Testing by a scientist for the National Oceanic and Atmospheric Administration (NOAA) indicates that natural gas drilling might generate twice as much greenhouse gas as previously estimated, according to a recent report by National Public Radio (NPR).
NOAA scientist Gaby Petron saw high levels of methane in readings from an NOAA observation tower north of Denver and tied that pollution to the gas fields in northeastern Colorado, NPR reported.
"The story she stumbled into suggests that government may be far underestimating air pollution from natural gas production," NPR sated, "Her measurements, which were published in the Journal of Geophysical Research, suggest that methane, a potent greenhouse gas, is leaking at at least twice the rate reported by the industry."
NPR said that the NOAA paper was the latest volley in an intense estimate war under way in the scientific community about whether natural gas really is cleaner than the coal it's already starting to replace on the electric grid.
"We need to know a lot about methane itself, which is natural gas, if we're worried about climate change, so that we don't automatically think that gas is so much cleaner than coal," energy consultant Sue Tierney told NPR. She works at Analysis Group.
"Methane is very effective at trapping heat in the atmosphere. And already, natural gas production is the biggest manmade U.S. source of methane," NRP reported.
"Fifty years from now, are we really going to be wondering if we really screwed up because we went on this big gas boom? You really wouldn't want to be messing that up," Tierney told NPR. She says the time to study air pollution from natural gas is now, before the consumers, power plants and factories move to replace other fuels with natural gas.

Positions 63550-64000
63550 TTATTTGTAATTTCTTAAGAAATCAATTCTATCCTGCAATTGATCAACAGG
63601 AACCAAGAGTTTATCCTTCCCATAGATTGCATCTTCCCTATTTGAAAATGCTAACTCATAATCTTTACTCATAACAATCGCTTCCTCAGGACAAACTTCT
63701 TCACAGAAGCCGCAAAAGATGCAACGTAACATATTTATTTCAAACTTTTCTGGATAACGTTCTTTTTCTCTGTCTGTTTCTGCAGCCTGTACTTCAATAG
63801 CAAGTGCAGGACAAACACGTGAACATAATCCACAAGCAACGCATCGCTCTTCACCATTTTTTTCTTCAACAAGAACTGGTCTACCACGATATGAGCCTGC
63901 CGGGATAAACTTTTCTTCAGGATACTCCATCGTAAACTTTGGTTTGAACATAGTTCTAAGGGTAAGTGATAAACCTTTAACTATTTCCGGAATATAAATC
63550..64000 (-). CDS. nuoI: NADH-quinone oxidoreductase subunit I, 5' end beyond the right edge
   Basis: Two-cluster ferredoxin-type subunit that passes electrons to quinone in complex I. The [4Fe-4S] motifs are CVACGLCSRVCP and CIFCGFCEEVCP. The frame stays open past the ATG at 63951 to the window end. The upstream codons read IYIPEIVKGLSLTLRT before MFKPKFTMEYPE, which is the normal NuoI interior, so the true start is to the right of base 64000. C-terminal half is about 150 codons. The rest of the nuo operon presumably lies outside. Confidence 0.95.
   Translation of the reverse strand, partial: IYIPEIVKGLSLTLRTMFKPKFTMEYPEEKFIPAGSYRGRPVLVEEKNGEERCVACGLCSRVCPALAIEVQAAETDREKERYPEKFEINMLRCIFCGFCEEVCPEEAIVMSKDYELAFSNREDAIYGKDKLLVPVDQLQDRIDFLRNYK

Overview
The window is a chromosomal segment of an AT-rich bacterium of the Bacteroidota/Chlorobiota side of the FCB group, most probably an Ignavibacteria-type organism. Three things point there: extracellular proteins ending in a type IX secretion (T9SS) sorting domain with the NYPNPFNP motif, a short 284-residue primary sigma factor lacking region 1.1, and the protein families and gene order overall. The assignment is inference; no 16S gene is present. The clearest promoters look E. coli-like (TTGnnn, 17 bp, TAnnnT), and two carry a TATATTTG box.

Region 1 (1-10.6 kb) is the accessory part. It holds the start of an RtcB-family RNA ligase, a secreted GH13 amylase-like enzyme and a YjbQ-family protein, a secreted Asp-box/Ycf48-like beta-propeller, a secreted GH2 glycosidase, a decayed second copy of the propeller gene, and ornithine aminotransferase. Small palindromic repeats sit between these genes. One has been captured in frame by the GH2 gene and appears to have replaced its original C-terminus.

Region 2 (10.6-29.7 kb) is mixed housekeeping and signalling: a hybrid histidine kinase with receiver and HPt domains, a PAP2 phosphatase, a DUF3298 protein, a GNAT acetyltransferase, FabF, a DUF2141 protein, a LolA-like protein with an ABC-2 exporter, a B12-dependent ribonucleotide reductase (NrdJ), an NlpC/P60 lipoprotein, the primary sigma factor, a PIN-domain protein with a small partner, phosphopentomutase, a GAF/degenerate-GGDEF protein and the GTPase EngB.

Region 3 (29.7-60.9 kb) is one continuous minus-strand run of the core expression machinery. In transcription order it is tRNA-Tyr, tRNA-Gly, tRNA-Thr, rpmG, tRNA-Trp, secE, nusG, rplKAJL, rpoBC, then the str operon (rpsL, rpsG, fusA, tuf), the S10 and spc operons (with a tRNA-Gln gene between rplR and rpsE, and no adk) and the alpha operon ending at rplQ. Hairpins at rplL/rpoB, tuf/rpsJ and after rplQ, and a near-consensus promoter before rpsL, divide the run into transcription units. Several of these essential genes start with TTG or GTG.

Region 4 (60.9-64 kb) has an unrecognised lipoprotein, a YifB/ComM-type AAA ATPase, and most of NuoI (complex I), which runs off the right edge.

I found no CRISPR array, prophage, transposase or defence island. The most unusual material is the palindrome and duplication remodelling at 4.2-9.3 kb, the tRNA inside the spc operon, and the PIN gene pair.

After first discovering the high methane levels, Petron did a lot of on-the-ground detective work that identified the gas wells as the source of the emissions, according to NPR. "Then came the hard part: trying to figure out how much methane was leaking from the gas fields. That took a few years and a lot of input from industry and regulators. The science and calculations were complicated," NPR reported.
Petron told NPR even the lowest range of her estimate was higher than the leak rate industry and regulators were reporting. "Really, what our story is telling in our paper is the leak rate is twice what the industry thinks it is," she says.
Petron's work also suggests that the industry is underestimating its releases of other chemicals, including benzene, which, if present at high enough levels, can cause cancer. The industry reports negligible benzene emissions. But her calculations show it is likely the region's largest source of benzene.
Petron believes scientists need to play a much bigger role in measuring air pollution from natural gas production -- at well sites and compressor stations, and over entire gas fields. "I think the atmosphere, it's not lying," Petron says.
To read the NPR article, click here.